As Iran awaited delivery of nuclear fuel at its Bushehr facility in late August, all eyes were upon Israel. In two previous attempts by Middle East countries unfriendly to Israel to develop a nuclear capability, the Israelis never allowed development of a facility to get that far. In both the case of Iraq in 1981 and Syria in 2007, Israel initiated decisive military strikes to destroy them before nuclear fuel could be transferred.
This deadline, self-imposed by Israel, was to avoid the risk during a strike of releasing nuclear radiation into the atmosphere. As the transfer of nuclear fuel to Bushehr’s reactor was completed with no Israeli attack, observers were surprised.
However, it now appears an attack may actually have been launched by Israel last year—with continuing impact on Iran today.
Indications are the Israelis may have quietly extracted from their quiver of options on how to setback Tehran’s nuclear program a “computer-transmitted disease.” And, like a sexually transmitted one, this “cyber super weapon” is a “gift” that keeps on giving.
In June 2010, a Belarus security firm identified existence of a very mysterious computer worm known as “Stuxnet.” Now dubbed the “malware of the century,” it was designed to infiltrate industrial control systems. Accessing its target, the worm can then spy, reprogram or sabotage a system and the equipment it operates.
Stuxnet is very complex, making identification of its architect extremely difficult—if not impossible. However, some indicators suggest an Israeli connection.
• An individual or group would be hard-pressed to design such complex malware. Thus, state support was involved.
• While most advanced nations air concerns about cyber wars of the future, few have taken the threat as seriously as Israel. Its Unit 8200 is a highly secretive cyber-warfare group established within its intelligence services that works not only on defending against cyber attacks but launching them as well.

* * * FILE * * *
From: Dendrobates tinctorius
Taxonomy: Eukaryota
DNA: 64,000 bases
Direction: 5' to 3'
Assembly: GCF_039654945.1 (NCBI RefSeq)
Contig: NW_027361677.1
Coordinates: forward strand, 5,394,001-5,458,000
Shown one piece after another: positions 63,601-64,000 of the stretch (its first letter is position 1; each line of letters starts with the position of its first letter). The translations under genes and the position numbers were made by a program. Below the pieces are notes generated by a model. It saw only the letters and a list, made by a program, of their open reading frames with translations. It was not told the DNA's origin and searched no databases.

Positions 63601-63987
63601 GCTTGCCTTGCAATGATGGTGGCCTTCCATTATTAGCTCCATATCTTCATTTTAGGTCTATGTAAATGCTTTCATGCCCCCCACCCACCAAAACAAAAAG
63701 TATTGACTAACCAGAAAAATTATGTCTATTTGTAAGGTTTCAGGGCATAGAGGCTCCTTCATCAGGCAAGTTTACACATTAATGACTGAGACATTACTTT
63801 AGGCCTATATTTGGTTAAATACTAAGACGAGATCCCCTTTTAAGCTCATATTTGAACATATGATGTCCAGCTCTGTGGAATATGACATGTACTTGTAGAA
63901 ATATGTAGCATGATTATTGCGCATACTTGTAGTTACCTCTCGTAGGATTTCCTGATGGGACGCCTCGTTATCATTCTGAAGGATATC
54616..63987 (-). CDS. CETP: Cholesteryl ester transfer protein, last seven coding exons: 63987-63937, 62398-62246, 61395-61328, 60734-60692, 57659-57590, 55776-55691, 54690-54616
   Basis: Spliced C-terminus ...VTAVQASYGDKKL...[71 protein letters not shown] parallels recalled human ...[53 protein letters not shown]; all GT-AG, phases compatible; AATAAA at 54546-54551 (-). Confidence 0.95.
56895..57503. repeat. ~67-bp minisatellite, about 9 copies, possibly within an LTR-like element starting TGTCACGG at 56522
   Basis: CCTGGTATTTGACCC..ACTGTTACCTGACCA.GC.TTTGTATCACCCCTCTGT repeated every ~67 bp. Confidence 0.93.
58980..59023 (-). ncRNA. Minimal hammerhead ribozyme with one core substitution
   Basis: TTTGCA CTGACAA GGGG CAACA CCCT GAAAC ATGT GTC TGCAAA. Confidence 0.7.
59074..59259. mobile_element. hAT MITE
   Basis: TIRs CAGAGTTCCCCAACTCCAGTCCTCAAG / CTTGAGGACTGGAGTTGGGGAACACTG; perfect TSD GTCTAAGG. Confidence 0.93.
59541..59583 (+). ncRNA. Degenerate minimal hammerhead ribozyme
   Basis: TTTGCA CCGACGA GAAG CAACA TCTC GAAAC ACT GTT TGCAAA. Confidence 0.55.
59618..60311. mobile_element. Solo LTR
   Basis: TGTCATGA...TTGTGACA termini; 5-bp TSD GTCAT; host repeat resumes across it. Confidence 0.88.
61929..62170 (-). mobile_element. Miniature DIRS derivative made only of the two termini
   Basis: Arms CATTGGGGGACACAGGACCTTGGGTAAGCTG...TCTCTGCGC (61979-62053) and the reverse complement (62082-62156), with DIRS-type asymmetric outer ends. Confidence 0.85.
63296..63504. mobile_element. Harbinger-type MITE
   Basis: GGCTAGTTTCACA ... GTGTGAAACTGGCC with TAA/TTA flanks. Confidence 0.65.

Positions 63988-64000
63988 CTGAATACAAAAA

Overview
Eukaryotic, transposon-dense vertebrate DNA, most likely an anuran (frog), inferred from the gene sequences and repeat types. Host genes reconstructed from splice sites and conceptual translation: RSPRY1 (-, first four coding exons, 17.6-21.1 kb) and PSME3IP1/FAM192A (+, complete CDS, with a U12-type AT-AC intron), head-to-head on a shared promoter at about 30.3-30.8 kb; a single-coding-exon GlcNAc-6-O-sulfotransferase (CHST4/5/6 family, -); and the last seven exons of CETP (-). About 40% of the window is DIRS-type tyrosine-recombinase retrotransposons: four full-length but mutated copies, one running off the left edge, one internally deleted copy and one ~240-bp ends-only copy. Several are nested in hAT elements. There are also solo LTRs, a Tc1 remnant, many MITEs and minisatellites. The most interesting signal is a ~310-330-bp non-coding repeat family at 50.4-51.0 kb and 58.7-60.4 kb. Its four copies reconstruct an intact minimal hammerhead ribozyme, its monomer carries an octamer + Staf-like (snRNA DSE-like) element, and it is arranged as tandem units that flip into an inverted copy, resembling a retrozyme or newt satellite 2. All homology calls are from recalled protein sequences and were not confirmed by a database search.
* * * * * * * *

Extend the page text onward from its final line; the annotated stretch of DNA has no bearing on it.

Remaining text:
• As of August 2010, of nine countries hit by Stuxnet, the country most adversely impacted was Iran—i.e., 60% of all infected computers worldwide are located there.
• A New York Times report suggests an Israeli fingerprint exists deep within the malware’s code. In trying to peel back Stuxnet’s complexities, the word “Myrtus” appears. Debate continues as to this word’s significance but one possibility is a biblical reference to the Book of Esther. Esther’s birth name was “Hadassah,” meaning “myrtle”—an evergreen shrub of the genus Myrtus, native to the Mediterranean region. A Jewish orphan, Esther was later taken by a Persian king—not knowing her ethnicity—to become his queen. Risking death, she subsequently revealed to the king she was a Jew in a courageous effort to prevent a campaign to exterminate all Jews in Persia. She succeeded as the Jews launched a pre-emptive attack against their enemies. While some experts contend “Myrtus” is an Israeli calling card intended to cause the Iranians to question the ability to control their own nuclear program, others contend it was planted as misinformation.
It is uncertain when this cyber attack was first launched. There are time stamps on pieces of the code suggesting it was created in early 2009. While the worm may have been released then, it probably was programmed with a time-delay feature—allowing it to infect as many Iranian systems as possible before being activated to do its damage. And, it was in late 2009 the Iranians began encountering problems with their centrifuges, used to enrich uranium, at their main nuclear facility at Natanz.
In the aftermath of Israel’s 2007 air strike against Syria’s nuclear facility, Damascus maintained a low profile—failing to even challenge Israel for violating its airspace—so as not to focus further attention on its nuclear program.
Similarly, although Iran is under cyber attack, Tehran maintains a low profile for this reason as well as to avoid giving credibility to Israel’s cyber-warfare capabilities. Nonetheless, Stuxnet’s impact must be significant as it appears to have generated a schizophrenic Iranian government’s witch hunt for nuclear spies, as evidenced by several recently announced arrests.
The potential dangers from industrial control system failures triggered by malware are endless. On September 9, however, we got a taste of this potential from an accidental failure of a control system monitoring pressure in a gas pipeline under a residential community in San Bruno, Calif. The resulting explosion and fireball claimed eight lives, destroying dozens of homes.
More than 2,500 years ago, the brilliant Chinese military strategist Sun Tzu emphasized the importance of the element of surprise in warfare. The cyber attack against Iran undoubtedly caught the Iranians by surprise. Regardless of who designed Stuxnet, Sun Tzu would be proud of the architect.
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